“As a consumer, you see no difference in the touch points,” adds Vizeum’s Barnes. “If you’re thinking about buying a car, you take note of the cars on the street you like, you might do research online, then you probably start getting served particular ads because of cookies, you might go to a showroom and talk to someone there. Every channel has immense value, and we have to think about how they work together in the ecosystem.”

But attracting the right talent remains a challenge. “You’re always going to need the people we’ve got currently; the planners, the buyers, the people who talk to the clients and keep it running — but you’re going to need the technology experts too,” says Barnes. “And for them you’re competing against technology companies, the Googles, the Facebooks, and the startups — particularly here in Asia.”

Plus, not all agencies are yet seeing digital growth help replace declining traditional revenues.
“Stepping into an area doesn’t necessarily mean it’s an immediately profitable area, but that it’s an important area in terms of broadening the relationship and meeting clients needs,” says Hardy.

Somanathan also stresses the lag between investment effort and the point when “monetisation kicks in”. “If business leaders have an analogue mindset to the digital ecosystem, the temptation is to bail out and go back to the status quo. But that’s not the way we make ourselves and our clients future-proof and win with the consumers. So if you want to stay relevant we need to embrace the digital mindset.”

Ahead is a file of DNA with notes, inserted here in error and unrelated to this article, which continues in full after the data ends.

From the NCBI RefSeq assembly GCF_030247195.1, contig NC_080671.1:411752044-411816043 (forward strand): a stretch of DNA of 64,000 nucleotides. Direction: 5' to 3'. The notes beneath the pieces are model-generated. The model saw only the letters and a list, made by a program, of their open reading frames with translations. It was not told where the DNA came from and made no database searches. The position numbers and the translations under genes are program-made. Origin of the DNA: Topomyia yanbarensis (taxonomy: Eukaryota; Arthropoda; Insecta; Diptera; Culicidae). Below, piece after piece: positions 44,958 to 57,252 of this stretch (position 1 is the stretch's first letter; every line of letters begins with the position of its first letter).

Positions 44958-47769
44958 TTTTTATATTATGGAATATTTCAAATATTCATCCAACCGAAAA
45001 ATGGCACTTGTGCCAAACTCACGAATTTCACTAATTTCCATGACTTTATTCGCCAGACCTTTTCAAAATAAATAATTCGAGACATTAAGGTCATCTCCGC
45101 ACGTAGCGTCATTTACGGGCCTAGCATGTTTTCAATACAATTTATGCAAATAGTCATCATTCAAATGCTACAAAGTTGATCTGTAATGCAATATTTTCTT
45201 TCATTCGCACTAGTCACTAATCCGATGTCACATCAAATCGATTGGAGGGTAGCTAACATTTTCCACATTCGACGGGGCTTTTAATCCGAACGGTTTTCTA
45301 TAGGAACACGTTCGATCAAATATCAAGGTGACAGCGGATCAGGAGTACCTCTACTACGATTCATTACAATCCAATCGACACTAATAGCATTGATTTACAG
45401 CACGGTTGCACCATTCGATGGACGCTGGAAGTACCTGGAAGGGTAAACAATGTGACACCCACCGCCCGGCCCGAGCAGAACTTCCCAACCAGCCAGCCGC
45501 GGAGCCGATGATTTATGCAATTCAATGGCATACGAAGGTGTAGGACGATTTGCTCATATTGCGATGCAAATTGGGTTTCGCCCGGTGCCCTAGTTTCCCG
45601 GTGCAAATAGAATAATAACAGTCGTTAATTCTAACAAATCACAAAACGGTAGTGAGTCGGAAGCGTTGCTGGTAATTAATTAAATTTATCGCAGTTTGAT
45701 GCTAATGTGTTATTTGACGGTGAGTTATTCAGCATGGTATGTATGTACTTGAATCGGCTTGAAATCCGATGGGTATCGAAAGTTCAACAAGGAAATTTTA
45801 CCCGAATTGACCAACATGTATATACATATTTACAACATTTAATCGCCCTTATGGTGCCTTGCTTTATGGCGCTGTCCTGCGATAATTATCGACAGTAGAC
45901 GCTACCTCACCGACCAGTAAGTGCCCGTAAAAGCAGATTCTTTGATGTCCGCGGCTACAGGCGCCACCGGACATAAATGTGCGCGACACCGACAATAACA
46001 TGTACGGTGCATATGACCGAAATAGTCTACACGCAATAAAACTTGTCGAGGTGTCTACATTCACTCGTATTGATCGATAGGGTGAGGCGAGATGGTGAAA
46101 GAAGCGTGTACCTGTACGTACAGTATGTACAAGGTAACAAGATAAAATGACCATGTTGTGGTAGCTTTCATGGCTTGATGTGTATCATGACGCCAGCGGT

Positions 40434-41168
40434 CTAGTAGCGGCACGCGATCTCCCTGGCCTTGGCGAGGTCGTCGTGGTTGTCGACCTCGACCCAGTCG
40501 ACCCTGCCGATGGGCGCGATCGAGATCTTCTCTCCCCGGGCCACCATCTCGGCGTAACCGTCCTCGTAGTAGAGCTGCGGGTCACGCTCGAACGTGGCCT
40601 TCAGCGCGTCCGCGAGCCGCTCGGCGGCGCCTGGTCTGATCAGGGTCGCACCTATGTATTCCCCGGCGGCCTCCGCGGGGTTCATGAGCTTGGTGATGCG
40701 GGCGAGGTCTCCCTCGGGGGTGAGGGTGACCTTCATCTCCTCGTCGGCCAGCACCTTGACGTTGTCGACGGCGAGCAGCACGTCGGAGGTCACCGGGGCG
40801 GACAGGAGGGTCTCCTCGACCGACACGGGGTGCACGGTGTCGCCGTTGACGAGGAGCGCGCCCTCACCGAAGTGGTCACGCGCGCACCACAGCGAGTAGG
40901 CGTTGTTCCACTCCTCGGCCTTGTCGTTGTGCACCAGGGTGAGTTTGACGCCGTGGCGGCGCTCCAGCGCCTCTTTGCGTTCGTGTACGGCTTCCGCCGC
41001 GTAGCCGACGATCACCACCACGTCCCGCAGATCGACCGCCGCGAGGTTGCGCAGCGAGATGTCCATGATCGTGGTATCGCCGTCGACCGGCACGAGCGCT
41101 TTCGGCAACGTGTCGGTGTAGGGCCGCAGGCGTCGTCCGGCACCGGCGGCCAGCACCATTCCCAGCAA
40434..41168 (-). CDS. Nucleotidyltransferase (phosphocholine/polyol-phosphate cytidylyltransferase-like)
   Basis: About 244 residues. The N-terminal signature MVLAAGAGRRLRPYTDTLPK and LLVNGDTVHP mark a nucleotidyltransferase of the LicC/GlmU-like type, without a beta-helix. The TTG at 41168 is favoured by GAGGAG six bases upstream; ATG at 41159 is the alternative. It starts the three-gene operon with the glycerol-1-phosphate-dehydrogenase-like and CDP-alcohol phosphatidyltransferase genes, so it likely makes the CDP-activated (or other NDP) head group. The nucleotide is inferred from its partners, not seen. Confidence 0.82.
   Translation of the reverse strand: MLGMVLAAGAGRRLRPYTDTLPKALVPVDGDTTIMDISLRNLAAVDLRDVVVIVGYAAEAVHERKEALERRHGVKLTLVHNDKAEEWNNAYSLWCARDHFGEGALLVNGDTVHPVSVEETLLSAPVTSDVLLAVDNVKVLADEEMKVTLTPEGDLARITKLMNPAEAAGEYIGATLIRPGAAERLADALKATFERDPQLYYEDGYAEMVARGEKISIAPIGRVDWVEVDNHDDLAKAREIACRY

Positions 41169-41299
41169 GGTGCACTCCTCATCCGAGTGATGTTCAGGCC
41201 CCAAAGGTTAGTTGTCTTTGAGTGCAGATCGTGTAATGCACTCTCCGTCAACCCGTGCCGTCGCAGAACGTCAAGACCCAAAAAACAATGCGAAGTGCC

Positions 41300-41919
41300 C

Ragothaman counsels resilience in the face of this  frustrating wait for the effort to pay-off. “It’s that classic thing; you’re trying to change the wheels of the car while it’s moving. You cannot take your foot off the accelerator but you also know you have to invest for the future,” he says. “I just hope that those who’ve made the investment have the gumption to continue with their convictions, to hang on for two more years, by which time, the world will be a completely different place.”

For those who hold firm, there is room for these new digital areas to grow. Of the $241 billion growth in total entertainment and media consumer and advertising revenue from 2013 to 2018, PwC predicts $157 billion will come from digital sources, meaning 65 per cent of global entertainment and media growth will be from digital.

“We are extremely bullish about the next year’s growth in Asia,” says Kumar. “Yes, it is seeing softening economic prospects in the region, but Asia-Pacific will continue to be one of the strongest regional drivers of global advertising spend. But more importantly, it is in a state of metamorphosis and it is clear that the golden age for our industry lies ahead.”